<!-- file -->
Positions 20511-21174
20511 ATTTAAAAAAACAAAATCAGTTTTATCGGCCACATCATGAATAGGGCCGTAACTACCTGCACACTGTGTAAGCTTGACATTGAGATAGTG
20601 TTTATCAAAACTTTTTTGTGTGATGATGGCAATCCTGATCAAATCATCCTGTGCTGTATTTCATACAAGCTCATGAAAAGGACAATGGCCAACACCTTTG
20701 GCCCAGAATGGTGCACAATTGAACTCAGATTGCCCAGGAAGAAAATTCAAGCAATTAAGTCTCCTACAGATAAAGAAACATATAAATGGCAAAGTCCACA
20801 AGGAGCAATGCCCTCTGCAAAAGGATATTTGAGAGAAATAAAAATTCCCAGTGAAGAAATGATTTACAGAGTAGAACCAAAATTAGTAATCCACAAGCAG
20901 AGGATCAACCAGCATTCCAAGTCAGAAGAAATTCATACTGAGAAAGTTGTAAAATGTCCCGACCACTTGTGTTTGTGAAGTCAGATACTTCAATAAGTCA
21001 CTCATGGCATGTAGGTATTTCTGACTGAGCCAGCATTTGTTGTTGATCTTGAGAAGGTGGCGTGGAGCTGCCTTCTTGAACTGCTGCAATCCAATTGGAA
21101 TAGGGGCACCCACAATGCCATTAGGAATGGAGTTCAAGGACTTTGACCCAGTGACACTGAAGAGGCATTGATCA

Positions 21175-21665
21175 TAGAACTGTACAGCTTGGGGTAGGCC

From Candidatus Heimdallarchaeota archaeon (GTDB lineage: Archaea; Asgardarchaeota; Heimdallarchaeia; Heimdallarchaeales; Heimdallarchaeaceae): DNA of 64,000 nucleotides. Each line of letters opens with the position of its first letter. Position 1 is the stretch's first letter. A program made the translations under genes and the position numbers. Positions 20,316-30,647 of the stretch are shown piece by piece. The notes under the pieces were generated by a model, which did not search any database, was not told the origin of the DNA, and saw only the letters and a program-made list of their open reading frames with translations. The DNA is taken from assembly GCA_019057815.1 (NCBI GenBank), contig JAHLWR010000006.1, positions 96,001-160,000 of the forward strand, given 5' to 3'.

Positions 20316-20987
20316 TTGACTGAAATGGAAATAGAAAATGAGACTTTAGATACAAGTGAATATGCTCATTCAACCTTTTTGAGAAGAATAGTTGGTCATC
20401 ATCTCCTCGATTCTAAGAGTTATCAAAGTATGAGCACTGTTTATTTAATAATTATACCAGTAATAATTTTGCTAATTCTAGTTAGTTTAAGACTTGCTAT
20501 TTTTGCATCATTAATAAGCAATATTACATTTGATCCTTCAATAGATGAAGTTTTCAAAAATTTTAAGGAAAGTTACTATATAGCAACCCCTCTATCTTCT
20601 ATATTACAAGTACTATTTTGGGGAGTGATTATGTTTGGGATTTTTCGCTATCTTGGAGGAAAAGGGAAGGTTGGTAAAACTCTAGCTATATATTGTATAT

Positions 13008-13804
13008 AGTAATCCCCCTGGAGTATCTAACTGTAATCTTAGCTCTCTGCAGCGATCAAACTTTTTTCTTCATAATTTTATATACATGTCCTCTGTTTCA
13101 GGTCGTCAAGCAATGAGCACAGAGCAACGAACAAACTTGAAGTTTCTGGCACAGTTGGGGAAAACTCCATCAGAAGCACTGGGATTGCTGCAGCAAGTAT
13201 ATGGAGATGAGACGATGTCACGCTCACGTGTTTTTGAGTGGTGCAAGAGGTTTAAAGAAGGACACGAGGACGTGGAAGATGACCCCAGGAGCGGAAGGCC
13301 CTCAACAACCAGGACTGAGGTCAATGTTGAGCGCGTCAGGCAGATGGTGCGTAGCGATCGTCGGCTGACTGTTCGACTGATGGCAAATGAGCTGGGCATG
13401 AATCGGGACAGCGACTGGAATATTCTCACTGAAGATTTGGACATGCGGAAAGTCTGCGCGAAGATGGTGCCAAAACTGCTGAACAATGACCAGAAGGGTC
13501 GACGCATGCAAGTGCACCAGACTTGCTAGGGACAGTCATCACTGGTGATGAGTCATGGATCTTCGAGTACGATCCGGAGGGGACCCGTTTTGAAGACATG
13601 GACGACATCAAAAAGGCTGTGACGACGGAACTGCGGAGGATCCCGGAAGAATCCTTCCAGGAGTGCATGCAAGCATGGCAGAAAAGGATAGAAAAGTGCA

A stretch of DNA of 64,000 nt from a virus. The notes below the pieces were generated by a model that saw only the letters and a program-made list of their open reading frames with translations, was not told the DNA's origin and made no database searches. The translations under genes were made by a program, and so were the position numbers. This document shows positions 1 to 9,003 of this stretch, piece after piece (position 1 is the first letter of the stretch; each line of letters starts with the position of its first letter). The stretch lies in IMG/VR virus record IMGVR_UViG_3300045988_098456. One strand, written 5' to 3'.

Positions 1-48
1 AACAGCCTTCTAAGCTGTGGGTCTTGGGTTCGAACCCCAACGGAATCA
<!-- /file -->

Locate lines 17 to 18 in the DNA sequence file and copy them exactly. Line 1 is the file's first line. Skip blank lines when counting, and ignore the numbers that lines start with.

Positions 13008-13804
13008 AGTAATCCCCCTGGAGTATCTAACTGTAATCTTAGCTCTCTGCAGCGATCAAACTTTTTTCTTCATAATTTTATATACATGTCCTCTGTTTCA